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ISRAEL: Haredi Rabbis Move To Invalidate Gets Of Women Who Divorced In Secular Court

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Women who divorced in secular court and who abide by the custody arrangements and financial arrangements made by secular judges would have their religious divorces ruled invalid if several haredi rabbis have their way. The same would be true of women who rely on public pressure from groups like ORA to receive their gets or who have received gets from Israel's state rabbinic courts – because the rabbinic judges in those courts have the power to imprison get refusers.  The wording of the ruling by these three rabbis could even be understood to prohibit women from calling police when they are battered by their husbands. And who are among the supporters of this haredi nonsense?

Rabbi Dovid Eidensohn and his brother Rabbi Daniel Eidensohn.

Daniel Eidensohn writes the Da'at Torah blog where this notice was published. He fancies himself to be an anti-child sexual abuse advocate, but he mostly serves as a mouthpiece for Eidah Charedis' Rabbi Moshe Shternbach.

His brother Dovid is, shall we say, only marginally brighter than a tree stump. Responding to a claim that this ridiculous ruling would invalidate "95%" of gets issued worldwide and create tens of thousands of mamzerim overnight, the Dovid Eidensohn wrote the following:

I spoke to a prominent posek and he told me that the pressure to give a GET through public humiliation practiced by ORA makes the GET invalid from the Torah and the children are mamzerim gemurim.

On the other hand, we have the above comment that such is "utterly disgusting?" What is "utterly disgusting"? The Rashbo who says it? The many poskim who quote the Rashbo? HaShem who commanded a Torah? Let us be clear who we are criticizing here.

Dovid Eidensohn isn't smart enough or honest enough to grasp that very many rabbis who were contemporaries of the Rashba disagreed with him, and that halakha has never followed the strict interpretation of the Rashba's view – until recently when haredim produced leaders like the bunch that head Eidah Charedis and the recently deceased Rabbi Yosef Shalom Elyashiv,who was a cruel, cold, and inhuman man.

The Rashba ruled many things with regard to kashrut and other issues but we do not follow those rulings today – just as Orthodox Jews did not follow them in 1600 Tzefat or in 1400 Spain.

One example that pops into my mind at this obscenely late hour is hagalah b'ochlim, koshering a pot by cooking pareve food in it, rather than through the common (and more strict) ritual used today. You took your empty pot of lamb stew, cleaned it normally, and then boiled vegetables in it. After that, you could use it for making cheese soup or even boiled milk.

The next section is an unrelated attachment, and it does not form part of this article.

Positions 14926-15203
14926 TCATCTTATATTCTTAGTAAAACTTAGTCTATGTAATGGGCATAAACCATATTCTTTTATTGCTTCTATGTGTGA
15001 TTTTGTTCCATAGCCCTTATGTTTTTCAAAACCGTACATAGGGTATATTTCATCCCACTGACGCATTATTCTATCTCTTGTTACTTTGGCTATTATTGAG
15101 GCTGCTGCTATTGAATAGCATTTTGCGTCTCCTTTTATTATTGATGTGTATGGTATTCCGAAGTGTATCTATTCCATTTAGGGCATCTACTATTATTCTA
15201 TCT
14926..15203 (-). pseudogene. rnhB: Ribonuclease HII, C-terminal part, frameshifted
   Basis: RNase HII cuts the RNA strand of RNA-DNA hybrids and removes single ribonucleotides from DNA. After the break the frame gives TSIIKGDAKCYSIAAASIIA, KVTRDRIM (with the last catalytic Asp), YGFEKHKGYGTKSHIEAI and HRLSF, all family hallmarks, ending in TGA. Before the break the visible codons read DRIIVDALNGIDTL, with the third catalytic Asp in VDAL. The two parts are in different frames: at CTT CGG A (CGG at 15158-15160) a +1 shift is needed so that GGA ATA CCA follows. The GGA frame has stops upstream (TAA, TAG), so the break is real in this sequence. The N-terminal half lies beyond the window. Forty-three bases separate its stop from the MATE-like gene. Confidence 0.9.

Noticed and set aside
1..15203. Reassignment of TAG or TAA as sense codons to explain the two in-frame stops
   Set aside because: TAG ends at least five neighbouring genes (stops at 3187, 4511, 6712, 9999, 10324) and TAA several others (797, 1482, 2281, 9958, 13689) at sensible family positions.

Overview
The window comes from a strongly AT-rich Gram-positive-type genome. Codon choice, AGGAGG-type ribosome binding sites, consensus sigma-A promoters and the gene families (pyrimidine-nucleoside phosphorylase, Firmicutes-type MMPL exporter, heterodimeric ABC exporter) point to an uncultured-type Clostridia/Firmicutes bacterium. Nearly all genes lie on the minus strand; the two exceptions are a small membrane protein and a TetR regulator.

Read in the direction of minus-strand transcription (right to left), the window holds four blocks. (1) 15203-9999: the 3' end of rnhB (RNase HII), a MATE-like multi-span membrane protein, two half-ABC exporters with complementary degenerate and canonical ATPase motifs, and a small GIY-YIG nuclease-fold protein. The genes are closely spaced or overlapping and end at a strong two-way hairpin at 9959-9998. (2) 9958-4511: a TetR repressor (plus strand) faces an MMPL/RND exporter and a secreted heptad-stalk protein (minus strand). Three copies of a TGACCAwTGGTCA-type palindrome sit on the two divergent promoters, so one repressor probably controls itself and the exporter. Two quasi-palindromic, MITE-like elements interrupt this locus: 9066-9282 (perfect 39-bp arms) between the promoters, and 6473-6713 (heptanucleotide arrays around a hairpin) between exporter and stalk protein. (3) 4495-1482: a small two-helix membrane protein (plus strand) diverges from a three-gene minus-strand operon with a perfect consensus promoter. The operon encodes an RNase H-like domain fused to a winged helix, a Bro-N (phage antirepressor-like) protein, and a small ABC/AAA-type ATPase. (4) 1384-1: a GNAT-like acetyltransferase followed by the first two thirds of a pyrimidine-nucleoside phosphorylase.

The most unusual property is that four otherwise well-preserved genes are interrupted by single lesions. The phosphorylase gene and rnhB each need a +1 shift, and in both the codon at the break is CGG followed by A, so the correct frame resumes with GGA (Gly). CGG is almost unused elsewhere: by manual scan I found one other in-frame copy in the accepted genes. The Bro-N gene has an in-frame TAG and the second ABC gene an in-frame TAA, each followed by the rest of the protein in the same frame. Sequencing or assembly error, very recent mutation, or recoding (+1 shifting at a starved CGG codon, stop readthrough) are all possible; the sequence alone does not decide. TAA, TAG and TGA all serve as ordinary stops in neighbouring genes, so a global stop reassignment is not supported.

We don't do this today.

But what passes for the mind of David Eidensohn, that doesn't matter because this was a lenient opinion of the Rashba, and any good kanoi knows that he makes his 'spiritual' living by cherry picking the stringent rulings (or rulings which can be twisted to appear to support a stringency) of dead rabbis while strenuously ignoring the bulk of the rulings which are moderate or lenient.

So Eidensohn willingly, joyfully, supports a ruling that, if accepted on its face, would cause tens of thousands of Jews to become unmarriageable (except to each other). And that stigma, that scarlet letter mem, would halakhicly remain on them their whole lives, and on their children and their children for generations to come – hundreds of years to come.

Get meusa  Rabbis Rosenberg, Gutenberg and Peles
Translation by the reader here known as "someone." [Content in square brackets is mine]:

Since there are more and more Gittin that are invalid mi de oraita [from the Torah], which contribute to the remarriage of married women and more and more mamzerim [bastards], we publish this letter of a Beith Din to clarify the halacha concerning the coerced get.

The halacha states that a get that was given under pressure that was not exerted according to the din torah is invalid min ha torah.

Therefore, a woman who makes demands upon her husband that do not conform to Torah law, like demands of money, alimony, sharing of the possessions, and the husband gives a get in exchange for annulling the demands, this could be a coerced get, as explained in the sources (sources cited). In the same way, a get obtained by physical constraint or threat of imprisonment is invalid. (sources cited). A woman who obtains a get through coercion or threats as explained above cannot be married and needs a new get.

Sariel Rosenberg, 
Nachum Menashe Gutentag, 
Yechezkiel False